Project progress 3

Project progress until 18 August 2023

Component I: Food safety

The “EU Food Safety Project” (EU FSP) is a complex project with 97 different activities and has a duration of 3 years (from 19 May 2021 to 18 May 2024). The project activities are grouped in 3 components. We are proud to inform, that over 72% of the planned activities have been implemented from Month 1 to Month 27 (70 activities as per the project’s Terms of Reference  (ToR) are completed). The EU FSP progress is strongly associated with the excellent cooperation established between the project experts, and the Turkish Cypriot community (TCc) counterparts. A summary of the achievements as of mid-August 2023 is presented below.

In the past decades, food safety has evolved and nowadays the Food business operators (FBOs) bear the primary responsibility for ensuring that food placed on the market is safe. Nevertheless, preventive, and regular controls must be carried out by the local bodies in the TCc to verify that the hygiene standards for food and feed safety are met and maintained.

The project activities have influenced on the gradual increase of the stakeholders’ knowledge related to the food safety risks and consumer protection features, by promoting and improving the understanding of the roles and responsibilities of the FBOs, farmers and veterinary experts.

Targeting the TCc FBOs, control bodies, chambers and associations, the project team prepared training materials and delivered training events and workshops on the following topics:

  • hazards and risks along the production, processing, and distribution of food
  • food safety standards, good hygiene requirements and HACCP principles for dairy & meat FBOs
  • preparation of individual HACCP plans
  • microbiological criteria for foodstuffs
  • planning, organisation, and implementation of controls
  • sampling procedures and laboratory testing methods
  • food safety risk assessment and response to emergencies
  • feed hygiene requirements and feed risk assessment
  • food safety data management
  • financing the costs of controls along the food chain
  • implementation of good hygiene practices and HACCP-based own checks at FBO level
  • microbiological and residues methods for laboratory staff
  • record keeping, labelling, traceability
  • use of veterinary medicines and residues monitoring
  • requirements for import and trade of animal products in the EU
  • food safety data management

So far, in total 30 Turkish Cypriot FBOs from dairy, meat, and honey sectors were assessed against the applicable hygiene requirements. Each FBO has been supported by the project experts in drawing an action plan for improvement of its adherence to food safety standards. It is quite remarkable that 24 of the 30 FBOs have been very pro-active along this process, and 4 of them have already been granted a certificate by the TCc body in charge of the ‘veterinary services’ that attests the FBO’s compliance with the general and specific hygiene requirements. The project expert support to the FBOs continues in the form of distance consultations or onsite and hands-on advice.

The capacity of staff performing controls and related activities in the food safety area is also being strengthened through technical assistance provided by the project experts in the process of the preparation of procedures, programs, and check lists. As a results of these interventions, the staff of the body in charge of the ‘veterinary services’ (VD) has started implementing controls in line with the best practices. The project continues providing support for further capacity building in the planning and implementation of controls, with a focus on FBOs categorisation for upgrading purpose, hazard analysis and HACCP-based procedures, record keeping, and traceability.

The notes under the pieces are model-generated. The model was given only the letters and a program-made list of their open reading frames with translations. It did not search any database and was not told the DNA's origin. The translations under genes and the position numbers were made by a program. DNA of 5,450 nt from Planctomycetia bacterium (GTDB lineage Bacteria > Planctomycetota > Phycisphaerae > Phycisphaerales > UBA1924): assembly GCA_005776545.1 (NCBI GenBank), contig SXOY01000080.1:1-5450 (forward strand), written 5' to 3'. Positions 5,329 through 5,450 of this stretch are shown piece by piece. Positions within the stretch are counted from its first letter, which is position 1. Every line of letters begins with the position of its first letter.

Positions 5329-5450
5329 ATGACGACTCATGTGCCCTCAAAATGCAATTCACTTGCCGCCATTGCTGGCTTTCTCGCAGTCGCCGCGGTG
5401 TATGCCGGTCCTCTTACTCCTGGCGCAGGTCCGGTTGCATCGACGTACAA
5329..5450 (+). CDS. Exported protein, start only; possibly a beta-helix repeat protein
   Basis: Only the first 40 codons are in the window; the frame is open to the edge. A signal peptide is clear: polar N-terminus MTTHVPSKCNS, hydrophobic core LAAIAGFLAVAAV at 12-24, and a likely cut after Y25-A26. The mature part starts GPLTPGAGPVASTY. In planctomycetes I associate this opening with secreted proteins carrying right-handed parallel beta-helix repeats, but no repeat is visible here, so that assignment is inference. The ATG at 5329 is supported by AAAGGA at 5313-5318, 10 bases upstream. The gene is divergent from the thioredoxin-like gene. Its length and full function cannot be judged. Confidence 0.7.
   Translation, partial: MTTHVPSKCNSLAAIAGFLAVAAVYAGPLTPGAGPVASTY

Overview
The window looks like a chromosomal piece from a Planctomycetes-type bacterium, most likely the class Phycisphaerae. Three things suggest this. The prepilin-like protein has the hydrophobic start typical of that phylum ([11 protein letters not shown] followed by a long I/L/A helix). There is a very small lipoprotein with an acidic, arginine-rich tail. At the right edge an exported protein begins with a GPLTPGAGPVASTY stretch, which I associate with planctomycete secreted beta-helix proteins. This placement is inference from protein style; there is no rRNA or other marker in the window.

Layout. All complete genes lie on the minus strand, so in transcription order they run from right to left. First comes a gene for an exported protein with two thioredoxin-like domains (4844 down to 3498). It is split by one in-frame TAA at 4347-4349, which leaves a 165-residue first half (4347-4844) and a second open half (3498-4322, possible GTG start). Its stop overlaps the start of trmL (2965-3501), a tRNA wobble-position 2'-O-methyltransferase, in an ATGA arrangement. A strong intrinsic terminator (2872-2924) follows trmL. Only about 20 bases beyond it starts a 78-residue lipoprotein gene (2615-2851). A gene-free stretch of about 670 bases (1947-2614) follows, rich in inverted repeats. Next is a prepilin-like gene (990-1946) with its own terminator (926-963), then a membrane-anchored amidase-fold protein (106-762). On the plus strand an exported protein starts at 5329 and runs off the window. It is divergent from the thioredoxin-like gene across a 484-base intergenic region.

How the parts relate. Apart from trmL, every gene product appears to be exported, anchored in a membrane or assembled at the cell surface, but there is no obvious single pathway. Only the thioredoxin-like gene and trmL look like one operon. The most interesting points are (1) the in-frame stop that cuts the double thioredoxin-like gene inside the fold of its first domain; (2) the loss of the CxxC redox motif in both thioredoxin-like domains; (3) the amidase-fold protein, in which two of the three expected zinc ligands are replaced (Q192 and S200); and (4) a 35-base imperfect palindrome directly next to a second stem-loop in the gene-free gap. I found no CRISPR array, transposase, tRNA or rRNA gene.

The project’s efforts have boosted the awareness and understanding of farmers about the risks of introduction of high impact/exotic animal diseases and their responsibilities as primary producers in the agri-food chain. The joint efforts of the farmers, the project experts, and the ‘VD’ staff, aimed at improvement of the hygiene standards and adherence to PDO requirements, have resulted in 11 farms being certified by the ‘VD’ and participating in a pilot “milk channelling system”, and 4 more farms have been certified by the ‘VD’ and pending PDO attestation.

Following the example above, significant number of additional farms have been visited/evaluated and 37 of them were interested in upgrading and PDO attestation and have been included in the pilot list for consultations with the EU FSP.

The “milk channelling system” was developed to facilitate the traceability system for ensuring that the entire chain of production is carried out in accordance with the EU standards. In this system, milk that is separately collected from the certified dairy farms will separately be transported and processed on a predetermined production line and in a predetermined time range in the selected certified dairy establishments. This practice has been introduced in 2 FBOs which have been rewarded with the PDO certification and 1 more FBO is in process to be PDO certified.

In view of enhancing the control throughout the agri-food chain, the project has delivered Standard Operating Procedures (SOPs), as well as checklists, instructions, and document templates (81 documents in total). These tools facilitate the daily routines of local bodies, FBOs and farmers in monitoring and verifying adherence to the relevant food, feed, and animal health requirements.

Component II: Animal disease crisis preparedness

Animal health is the basis of the agri-food chain and a key component of the EU’s Farm to Fork Strategy. The preparedness to combat diseases is prescribed in the new EU legislation on animal health as an obligation of the Member States to ensure a fast response in the case of occurrence of a disease that require immediate eradication measures.

To this end, the project experts have collaborated with the ‘VD’ in preparing comprehensive contingency plans, operational manuals, and SOPs providing clear instructions on the steps to be followed for ensuring a comprehensive and timely response in case of a disease outbreak. These documents are currently subject to validation and testing.

The TCc farmers and veterinary experts have been introduced to the good practices and standards on farm hygiene, biosecurity, and prevention measures to be applied at animal holdings.

The general level of awareness about the risk of introducing exotic animal diseases in the northern part of Cyprus has been raised. The understanding of farmers and veterinarians has been improved concerning the importance of prevention and risk reduction measures and the readiness to notify disease suspicion to the local bodies.